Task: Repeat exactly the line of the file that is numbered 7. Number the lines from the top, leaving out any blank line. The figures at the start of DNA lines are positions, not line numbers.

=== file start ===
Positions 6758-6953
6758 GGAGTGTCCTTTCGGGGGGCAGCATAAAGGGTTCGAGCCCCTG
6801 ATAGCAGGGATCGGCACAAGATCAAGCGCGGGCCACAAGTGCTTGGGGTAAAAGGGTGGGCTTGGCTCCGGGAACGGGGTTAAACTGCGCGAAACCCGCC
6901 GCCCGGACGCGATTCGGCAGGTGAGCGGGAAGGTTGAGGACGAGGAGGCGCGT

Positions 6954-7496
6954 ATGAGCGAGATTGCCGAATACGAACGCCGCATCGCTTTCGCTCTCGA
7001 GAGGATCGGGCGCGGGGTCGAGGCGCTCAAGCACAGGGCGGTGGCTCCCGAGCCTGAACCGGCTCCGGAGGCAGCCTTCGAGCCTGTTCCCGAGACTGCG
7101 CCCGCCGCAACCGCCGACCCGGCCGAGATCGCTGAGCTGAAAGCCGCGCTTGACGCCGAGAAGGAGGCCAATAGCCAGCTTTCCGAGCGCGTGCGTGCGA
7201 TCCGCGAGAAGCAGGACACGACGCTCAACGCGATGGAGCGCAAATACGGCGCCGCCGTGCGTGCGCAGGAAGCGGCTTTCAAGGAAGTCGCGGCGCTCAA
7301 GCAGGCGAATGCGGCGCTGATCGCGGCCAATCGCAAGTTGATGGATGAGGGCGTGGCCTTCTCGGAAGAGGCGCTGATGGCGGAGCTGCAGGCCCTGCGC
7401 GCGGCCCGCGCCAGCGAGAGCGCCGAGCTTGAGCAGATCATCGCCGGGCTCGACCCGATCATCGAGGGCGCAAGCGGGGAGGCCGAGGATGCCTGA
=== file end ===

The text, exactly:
7001 GAGGATCGGGCGCGGGGTCGAGGCGCTCAAGCACAGGGCGGTGGCTCCCGAGCCTGAACCGGCTCCGGAGGCAGCCTTCGAGCCTGTTCCCGAGACTGCG